Originally written on Project Spurs  |  Last updated 10/24/14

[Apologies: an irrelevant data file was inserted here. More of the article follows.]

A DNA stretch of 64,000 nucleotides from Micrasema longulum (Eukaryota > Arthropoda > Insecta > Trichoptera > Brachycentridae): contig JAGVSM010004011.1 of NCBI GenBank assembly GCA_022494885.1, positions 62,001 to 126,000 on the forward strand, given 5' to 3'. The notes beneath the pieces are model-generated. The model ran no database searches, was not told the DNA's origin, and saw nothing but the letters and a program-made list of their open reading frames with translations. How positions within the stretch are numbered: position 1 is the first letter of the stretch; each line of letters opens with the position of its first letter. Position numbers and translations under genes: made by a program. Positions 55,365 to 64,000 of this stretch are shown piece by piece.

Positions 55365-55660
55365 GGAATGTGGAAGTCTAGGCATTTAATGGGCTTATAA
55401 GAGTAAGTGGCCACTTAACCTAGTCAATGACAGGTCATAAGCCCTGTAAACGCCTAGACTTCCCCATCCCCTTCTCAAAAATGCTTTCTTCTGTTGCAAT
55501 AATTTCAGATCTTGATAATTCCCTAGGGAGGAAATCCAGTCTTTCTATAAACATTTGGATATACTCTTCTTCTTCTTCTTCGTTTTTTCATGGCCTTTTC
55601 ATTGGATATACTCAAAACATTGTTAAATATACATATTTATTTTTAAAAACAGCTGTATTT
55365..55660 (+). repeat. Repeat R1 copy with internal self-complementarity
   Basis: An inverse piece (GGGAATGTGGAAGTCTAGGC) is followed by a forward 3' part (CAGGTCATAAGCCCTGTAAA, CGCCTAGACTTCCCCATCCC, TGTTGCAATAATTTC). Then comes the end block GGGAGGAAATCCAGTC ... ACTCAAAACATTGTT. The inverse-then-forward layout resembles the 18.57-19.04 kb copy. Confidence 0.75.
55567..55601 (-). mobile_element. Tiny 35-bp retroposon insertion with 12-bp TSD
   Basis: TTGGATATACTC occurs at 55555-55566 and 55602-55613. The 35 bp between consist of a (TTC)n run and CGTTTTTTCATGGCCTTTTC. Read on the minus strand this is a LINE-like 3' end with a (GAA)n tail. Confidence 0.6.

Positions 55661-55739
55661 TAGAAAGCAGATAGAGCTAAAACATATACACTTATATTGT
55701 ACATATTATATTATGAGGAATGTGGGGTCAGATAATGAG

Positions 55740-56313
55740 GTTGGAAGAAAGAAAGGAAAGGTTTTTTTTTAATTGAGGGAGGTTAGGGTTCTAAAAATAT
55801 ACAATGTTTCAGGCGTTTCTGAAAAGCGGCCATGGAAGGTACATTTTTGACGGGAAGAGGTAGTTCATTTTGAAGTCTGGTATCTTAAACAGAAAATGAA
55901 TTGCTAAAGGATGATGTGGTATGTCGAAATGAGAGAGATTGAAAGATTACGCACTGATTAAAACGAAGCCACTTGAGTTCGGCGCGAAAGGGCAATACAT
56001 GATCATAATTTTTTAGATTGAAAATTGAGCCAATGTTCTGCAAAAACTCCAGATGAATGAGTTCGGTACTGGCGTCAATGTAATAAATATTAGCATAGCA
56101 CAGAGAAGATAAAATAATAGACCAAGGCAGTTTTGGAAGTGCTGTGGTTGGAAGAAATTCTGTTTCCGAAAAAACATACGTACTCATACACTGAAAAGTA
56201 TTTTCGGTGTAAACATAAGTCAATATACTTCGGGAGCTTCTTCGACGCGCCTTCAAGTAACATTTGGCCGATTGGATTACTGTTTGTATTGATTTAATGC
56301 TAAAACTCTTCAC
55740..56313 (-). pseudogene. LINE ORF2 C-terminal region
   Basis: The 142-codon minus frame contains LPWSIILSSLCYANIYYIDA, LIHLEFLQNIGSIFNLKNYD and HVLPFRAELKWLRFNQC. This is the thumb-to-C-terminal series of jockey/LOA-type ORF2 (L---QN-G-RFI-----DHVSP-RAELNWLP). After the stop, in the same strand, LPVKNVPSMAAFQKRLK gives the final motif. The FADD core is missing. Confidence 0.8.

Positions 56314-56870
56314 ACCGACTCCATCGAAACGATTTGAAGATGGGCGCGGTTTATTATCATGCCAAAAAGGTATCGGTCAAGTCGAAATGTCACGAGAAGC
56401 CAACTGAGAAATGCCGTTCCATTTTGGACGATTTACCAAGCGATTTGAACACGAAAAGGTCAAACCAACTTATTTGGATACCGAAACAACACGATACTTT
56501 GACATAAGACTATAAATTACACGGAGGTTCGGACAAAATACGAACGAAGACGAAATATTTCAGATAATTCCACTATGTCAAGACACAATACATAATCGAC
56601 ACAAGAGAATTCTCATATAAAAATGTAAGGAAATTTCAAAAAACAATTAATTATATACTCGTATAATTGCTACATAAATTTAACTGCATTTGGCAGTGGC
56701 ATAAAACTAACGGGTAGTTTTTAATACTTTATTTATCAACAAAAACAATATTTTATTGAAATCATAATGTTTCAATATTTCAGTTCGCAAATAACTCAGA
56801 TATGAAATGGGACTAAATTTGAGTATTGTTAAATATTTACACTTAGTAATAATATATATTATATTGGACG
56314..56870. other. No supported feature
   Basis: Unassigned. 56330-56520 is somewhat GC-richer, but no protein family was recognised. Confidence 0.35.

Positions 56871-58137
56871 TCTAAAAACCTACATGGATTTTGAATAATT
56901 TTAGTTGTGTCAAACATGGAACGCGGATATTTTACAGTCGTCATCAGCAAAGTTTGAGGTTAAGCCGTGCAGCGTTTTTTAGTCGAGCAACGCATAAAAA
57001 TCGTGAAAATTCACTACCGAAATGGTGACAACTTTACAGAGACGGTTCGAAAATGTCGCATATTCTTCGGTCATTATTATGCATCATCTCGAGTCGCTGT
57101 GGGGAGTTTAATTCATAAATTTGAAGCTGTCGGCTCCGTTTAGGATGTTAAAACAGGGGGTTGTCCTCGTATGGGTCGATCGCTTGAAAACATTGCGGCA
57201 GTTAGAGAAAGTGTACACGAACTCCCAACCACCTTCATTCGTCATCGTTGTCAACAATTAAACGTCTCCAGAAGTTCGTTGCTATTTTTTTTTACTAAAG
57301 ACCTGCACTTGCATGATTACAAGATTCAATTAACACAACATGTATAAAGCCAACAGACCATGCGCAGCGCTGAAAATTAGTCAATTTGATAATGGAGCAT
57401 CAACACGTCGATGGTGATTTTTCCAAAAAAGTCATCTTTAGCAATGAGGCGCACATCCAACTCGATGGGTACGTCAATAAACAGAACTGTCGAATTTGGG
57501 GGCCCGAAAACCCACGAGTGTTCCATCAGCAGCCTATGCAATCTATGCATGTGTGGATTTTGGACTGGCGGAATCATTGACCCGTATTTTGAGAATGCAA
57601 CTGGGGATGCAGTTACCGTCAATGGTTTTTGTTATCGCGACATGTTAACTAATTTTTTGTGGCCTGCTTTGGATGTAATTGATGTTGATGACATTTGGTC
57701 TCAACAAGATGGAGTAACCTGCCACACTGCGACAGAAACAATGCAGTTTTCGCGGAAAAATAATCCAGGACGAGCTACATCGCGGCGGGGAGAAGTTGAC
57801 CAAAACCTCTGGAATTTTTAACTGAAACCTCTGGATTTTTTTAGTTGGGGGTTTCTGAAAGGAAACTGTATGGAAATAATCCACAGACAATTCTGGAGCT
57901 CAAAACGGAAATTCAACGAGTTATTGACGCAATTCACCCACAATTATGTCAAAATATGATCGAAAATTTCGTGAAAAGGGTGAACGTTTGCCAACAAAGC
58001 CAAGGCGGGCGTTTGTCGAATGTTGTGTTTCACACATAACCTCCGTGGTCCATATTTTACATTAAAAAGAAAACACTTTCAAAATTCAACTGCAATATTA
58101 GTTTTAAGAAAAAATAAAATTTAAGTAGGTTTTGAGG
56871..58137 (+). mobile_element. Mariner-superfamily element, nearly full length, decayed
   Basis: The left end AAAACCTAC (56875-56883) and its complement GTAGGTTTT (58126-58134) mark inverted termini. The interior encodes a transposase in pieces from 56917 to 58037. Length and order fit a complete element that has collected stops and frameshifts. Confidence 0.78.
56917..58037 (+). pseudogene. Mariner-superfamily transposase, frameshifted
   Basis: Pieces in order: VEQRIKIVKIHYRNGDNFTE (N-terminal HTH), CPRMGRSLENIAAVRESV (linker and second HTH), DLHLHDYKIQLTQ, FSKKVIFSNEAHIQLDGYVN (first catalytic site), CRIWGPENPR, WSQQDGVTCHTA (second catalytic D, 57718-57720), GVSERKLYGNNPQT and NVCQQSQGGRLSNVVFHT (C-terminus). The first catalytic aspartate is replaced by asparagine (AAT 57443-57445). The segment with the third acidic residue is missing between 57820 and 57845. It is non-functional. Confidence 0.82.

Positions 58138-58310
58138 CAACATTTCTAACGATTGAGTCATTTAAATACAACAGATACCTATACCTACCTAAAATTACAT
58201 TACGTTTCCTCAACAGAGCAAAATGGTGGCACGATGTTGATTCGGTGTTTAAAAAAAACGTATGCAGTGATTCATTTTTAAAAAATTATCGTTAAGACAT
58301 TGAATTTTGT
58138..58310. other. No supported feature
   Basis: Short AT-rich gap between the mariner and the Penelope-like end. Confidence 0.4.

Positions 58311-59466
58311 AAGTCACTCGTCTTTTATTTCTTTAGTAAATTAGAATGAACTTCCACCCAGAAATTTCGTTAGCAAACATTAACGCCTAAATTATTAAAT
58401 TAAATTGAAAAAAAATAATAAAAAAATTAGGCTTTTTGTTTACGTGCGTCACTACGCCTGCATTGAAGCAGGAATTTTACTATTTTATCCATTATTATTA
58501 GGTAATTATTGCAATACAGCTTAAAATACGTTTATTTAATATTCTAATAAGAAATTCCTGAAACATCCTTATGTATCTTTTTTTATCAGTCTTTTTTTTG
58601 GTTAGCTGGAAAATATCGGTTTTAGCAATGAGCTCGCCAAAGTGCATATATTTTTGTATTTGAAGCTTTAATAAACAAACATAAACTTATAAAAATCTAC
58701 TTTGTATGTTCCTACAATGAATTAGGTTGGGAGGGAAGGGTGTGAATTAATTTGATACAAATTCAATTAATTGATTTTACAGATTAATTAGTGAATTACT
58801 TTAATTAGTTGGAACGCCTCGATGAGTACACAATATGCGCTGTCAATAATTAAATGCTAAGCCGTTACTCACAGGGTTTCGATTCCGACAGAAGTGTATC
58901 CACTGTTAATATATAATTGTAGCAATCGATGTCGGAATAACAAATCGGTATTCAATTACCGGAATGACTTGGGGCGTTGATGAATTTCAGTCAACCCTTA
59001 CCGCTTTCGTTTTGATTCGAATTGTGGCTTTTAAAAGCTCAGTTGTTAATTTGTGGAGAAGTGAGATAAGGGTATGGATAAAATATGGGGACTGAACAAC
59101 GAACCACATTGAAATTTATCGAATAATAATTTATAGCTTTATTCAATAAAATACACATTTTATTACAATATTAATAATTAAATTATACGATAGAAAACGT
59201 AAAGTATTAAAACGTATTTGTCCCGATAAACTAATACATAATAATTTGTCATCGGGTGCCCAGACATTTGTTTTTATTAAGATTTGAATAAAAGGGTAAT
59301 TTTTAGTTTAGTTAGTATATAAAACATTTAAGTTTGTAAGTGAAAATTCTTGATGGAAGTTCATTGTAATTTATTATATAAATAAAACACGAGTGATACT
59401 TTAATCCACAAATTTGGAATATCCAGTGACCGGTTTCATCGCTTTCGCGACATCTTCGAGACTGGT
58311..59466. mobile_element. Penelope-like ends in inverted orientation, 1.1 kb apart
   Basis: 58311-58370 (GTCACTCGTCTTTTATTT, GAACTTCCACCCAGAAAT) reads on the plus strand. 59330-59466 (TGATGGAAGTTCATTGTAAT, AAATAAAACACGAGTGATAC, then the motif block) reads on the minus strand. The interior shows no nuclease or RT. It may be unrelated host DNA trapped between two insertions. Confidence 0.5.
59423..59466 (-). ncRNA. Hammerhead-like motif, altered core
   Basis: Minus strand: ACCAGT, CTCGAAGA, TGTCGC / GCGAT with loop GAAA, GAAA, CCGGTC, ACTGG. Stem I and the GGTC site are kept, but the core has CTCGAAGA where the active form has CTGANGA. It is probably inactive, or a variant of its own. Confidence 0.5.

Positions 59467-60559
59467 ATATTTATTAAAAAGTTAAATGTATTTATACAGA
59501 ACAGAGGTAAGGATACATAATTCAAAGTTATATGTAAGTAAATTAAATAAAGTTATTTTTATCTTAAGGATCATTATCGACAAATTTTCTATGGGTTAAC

For a moment early Wednesday night the San Antonio Spurs 100-99 victory over the Denver Nuggets seemed improbable at best. The Spurs were losing ground under the weight of turnovers and transition points, the Nuggets threatening to blow open their 50-39 lead.  Enter Danny Green with a little over three minutes left in the first half.   In roughly 90 seconds Green brought the Spurs back on the strength of three consecutive three-pointers, finishing with six in the first half and 20 points for the game. Without Green’s barrage of three-pointers, the Spurs open up their most brutal stretch of the season with a loss.   “He’s confident in his shot, he knows where his shots are going to come from,” Tim Duncan once said of Green. “He gets them, catches, and fires. There’s no hesitation.”   Throughout his early tenure with the Spurs, Danny Green has proven to be somewhat of a streak shooter; earning the nickname “Icy Hot” on Twitter and amongst Spurs writers for his tendency to alternate between extremes in shot accuracy. Fitting then that Green operates as a barometer of sorts for the Spurs offense.    In wins this season, Green is shooting a sterling 46.4 percent from the three-point line, a number that drops to 34.8 percent in losses.    Green and the Spurs offense share a symbiotic relationship in which his teammates provide open shots Green himself can’t manufacture, while he provides spacing for the offense to work. When the ball movement stagnates, it often reflects in Green’s shooting numbers.   “The shots that I get are dependent on how Tony or Tim are doing, so it varies from night-to-night,” Green said. “I’m a little more comfortable offensively, more aggressive. But at the same time my role is the same, it’s not like they’re calling plays for me.”   Dynamic moving off the ball, questionable moving with it, Green has never been known for creating his own offense. On the night he missed every shot he attempted off a dribble, nailing the six three-pointers he took in catch-and-shoot situations. To Green’s credit, he knows his limitations and largely sticks to his strengths.   “I wasn’t a great athlete. I was a decent shooter, defender, versatile, and a winner, obviously, playing at North Carolina,” Green said in mentioning his scouting report coming out of college. “They didn’t see me as a person that could create his own shot, I was limited offensively.    “I’m not saying all those things were wrong, but it all depends on where you play at, who you play with. Guys have different roles on different teams in different places, and some have been able to flourish going into different systems.”   In Cleveland, Green was drafted to fill in the gaps around LeBron James. A role the Cavaliers no longer needed him for once James departed for Miami. Instead the Cavaliers needs shifted towards players more capable of creating plays, something Green admits is not his strong suit, and he quickly became expendable.   “They were looking for guys that could make plays and do their own things. Not saying that I’m terrible at it, but obviously it’s not my game,” Green said. “Luckily I found a place where I didn’t have to do all those things.”   Green has fit perfectly into the Spurs three-and-”D” role, the only real blemish on his Spurs resume being an abysmal Western Conference Finals in which Green couldn’t find his shot and promptly fell out of the playoff rotation as the Spurs were eliminated by the Oklahoma City Thunder.    His focus the entire year has been consistency and trying to avoid the extreme peaks and valleys that earned Green  his Icy Hot moniker.    “He’s still working to be consistent, but we trust him,” Tony Parker said earlier this year. “We’re still going to give him the ball.   And Parker did find Green against the Nuggets, often, with Green three-pointers accounting for five of Parker’s 11 assists. The first half of Wednesday night’s game displayed some of the chemistry that has developed between the two backcourt partners.    No longer chained to the corners, Green does an excellent job of drifting into passing lanes as Parker creates opportunities with his dribble penetration. Watching Green work off the ball, you can see the subtle ways in which he drifts against his defender’s vision before cutting hard to the appropriate spot the second his opponent focuses too much on the ball.    The faith Parker and the Spurs have had in Green has been rewarded, as Green’s shot has proven to be far less volatile than in the past. In the 17 games since the All-Star break, Green is averaging 12.6 points on 49.5 percent shooting from the three-point line.    Credit for Green’s improvement can go to the Spurs player development staff, particularly Chad Forcier, who can sometimes be found raving about Green’s work ethic on Twitter. The Spurs haven’t overhauled Green’s shot so much as they’ve worked to make sure he shoots the same shot on every attempt.    “Before I got here my shot would look different every time. Sometimes I wouldn’t hold my follow through, sometimes I would,” Green said. “So it’s just about being consistent in the fundamentals and mechanics of it. Shooting it the same way every time; repetition.”   Green’s development path goes a little beyond refining the muscle memory of his shot. Forcier has also worked with Green to develop his off-the-ball movement--a skill that garners Green easy layups and ways to occupy a defender when his shot isn’t falling, and a means to find a rhythm by finding a shooter more touches.   For all his improvements Danny Green still relies on his teammates to produces his shots. But after holding the Spurs afloat through the first half of the Denver Nuggets game, it’s obvious Green’s teammates rely on him just as much. 
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